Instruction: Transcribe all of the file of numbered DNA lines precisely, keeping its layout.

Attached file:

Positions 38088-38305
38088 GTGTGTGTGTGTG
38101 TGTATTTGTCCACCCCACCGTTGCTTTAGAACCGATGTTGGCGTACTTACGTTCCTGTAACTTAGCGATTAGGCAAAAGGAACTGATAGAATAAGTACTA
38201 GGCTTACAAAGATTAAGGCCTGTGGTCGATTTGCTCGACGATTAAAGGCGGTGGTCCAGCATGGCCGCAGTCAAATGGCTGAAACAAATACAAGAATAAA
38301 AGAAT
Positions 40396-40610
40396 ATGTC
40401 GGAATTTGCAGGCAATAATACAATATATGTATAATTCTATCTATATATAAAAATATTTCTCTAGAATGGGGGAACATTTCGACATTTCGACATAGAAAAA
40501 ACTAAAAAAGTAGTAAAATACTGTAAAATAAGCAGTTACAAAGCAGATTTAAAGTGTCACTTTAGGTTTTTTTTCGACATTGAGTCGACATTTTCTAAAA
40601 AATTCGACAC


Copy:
Positions 38088-38305
38088 GTGTGTGTGTGTG
38101 TGTATTTGTCCACCCCACCGTTGCTTTAGAACCGATGTTGGCGTACTTACGTTCCTGTAACTTAGCGATTAGGCAAAAGGAACTGATAGAATAAGTACTA
38201 GGCTTACAAAGATTAAGGCCTGTGGTCGATTTGCTCGACGATTAAAGGCGGTGGTCCAGCATGGCCGCAGTCAAATGGCTGAAACAAATACAAGAATAAA
38301 AGAAT
Positions 40396-40610
40396 ATGTC
40401 GGAATTTGCAGGCAATAATACAATATATGTATAATTCTATCTATATATAAAAATATTTCTCTAGAATGGGGGAACATTTCGACATTTCGACATAGAAAAA
40501 ACTAAAAAAGTAGTAAAATACTGTAAAATAAGCAGTTACAAAGCAGATTTAAAGTGTCACTTTAGGTTTTTTTTCGACATTGAGTCGACATTTTCTAAAA
40601 AATTCGACAC